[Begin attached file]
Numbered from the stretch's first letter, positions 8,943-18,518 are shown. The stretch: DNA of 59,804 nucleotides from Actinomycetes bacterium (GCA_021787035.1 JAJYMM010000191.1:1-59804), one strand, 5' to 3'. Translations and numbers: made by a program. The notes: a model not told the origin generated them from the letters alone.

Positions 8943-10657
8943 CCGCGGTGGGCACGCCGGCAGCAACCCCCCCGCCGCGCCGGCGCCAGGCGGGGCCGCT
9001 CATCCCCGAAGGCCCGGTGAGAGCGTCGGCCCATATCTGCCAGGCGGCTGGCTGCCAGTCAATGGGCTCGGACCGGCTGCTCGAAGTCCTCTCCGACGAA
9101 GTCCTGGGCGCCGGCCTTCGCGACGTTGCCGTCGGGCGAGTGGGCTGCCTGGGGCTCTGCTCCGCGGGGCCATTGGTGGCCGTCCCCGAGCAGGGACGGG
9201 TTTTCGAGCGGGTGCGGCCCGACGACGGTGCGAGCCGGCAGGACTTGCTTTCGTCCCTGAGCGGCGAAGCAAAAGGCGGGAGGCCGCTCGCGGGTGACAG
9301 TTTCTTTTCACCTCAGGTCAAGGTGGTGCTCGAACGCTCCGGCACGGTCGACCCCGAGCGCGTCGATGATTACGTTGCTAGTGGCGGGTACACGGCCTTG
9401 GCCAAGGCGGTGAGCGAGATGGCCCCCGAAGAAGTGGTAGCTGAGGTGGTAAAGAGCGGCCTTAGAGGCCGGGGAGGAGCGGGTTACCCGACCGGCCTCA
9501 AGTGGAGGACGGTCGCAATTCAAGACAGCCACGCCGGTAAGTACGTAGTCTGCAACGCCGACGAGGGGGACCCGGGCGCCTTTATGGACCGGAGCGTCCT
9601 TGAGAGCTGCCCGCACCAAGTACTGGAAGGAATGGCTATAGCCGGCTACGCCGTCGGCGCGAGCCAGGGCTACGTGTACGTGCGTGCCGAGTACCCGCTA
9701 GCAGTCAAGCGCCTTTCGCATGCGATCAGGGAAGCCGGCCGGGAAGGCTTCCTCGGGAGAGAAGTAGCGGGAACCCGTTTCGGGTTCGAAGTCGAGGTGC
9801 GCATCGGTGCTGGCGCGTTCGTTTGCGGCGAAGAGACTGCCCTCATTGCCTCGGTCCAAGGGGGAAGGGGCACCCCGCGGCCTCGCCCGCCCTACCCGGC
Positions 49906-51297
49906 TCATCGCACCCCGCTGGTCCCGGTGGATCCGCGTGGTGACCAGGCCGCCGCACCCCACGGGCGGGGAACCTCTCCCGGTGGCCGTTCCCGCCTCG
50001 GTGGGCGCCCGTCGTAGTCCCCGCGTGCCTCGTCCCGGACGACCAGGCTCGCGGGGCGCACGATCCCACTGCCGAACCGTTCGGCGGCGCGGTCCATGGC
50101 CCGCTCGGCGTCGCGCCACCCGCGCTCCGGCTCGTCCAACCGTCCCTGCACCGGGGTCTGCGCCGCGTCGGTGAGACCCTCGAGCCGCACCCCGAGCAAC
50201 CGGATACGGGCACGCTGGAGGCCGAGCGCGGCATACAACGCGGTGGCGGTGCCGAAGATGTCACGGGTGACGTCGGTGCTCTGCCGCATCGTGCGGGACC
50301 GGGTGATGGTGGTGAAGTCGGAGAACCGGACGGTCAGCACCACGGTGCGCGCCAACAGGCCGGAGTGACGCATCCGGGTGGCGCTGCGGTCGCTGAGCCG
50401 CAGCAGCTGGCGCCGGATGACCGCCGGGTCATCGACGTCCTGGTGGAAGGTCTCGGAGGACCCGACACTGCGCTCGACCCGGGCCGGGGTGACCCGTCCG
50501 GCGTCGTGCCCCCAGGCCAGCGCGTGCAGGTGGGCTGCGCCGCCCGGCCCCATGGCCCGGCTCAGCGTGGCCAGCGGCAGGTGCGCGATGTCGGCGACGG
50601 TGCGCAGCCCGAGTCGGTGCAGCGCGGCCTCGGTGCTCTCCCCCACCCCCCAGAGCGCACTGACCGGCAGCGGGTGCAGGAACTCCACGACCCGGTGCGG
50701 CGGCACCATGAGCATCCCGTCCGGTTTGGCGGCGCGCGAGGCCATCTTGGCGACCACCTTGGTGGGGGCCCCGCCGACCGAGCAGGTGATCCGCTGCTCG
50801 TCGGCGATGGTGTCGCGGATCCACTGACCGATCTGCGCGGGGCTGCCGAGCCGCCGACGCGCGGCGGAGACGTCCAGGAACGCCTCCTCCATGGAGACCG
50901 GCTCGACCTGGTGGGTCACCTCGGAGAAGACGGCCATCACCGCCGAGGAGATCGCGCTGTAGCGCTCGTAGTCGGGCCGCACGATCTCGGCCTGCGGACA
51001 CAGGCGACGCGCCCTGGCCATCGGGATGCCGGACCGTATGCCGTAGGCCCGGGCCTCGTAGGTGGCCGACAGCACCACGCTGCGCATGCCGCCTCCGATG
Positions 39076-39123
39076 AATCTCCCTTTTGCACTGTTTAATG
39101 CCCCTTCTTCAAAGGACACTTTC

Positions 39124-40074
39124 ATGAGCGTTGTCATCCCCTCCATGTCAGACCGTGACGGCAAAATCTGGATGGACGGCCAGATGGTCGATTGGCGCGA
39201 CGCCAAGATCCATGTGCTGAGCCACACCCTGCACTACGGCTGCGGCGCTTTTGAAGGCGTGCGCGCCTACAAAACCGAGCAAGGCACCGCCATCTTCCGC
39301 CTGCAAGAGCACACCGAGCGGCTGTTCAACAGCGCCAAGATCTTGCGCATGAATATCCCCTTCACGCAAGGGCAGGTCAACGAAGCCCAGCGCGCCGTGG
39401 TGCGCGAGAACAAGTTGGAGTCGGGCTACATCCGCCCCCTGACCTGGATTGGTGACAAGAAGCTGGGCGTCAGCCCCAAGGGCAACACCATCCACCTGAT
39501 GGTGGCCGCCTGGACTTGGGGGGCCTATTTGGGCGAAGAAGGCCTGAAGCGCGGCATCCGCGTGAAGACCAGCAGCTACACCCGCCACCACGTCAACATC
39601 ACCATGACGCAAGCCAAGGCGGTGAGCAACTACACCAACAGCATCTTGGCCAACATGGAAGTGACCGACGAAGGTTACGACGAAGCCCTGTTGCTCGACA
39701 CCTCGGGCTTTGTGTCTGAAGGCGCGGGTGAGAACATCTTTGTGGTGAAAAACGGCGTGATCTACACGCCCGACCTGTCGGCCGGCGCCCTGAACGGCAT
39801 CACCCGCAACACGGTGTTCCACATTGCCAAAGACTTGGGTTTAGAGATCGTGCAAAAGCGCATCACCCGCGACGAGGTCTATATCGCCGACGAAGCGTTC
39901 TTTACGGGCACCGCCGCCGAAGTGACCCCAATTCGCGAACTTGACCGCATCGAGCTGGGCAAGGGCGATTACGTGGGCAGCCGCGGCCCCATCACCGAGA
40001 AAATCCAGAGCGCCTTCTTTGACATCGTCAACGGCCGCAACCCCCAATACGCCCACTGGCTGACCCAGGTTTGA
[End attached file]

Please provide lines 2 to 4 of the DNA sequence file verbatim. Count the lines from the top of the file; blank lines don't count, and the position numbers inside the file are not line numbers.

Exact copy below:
Positions 8943-10657
8943 CCGCGGTGGGCACGCCGGCAGCAACCCCCCCGCCGCGCCGGCGCCAGGCGGGGCCGCT
9001 CATCCCCGAAGGCCCGGTGAGAGCGTCGGCCCATATCTGCCAGGCGGCTGGCTGCCAGTCAATGGGCTCGGACCGGCTGCTCGAAGTCCTCTCCGACGAA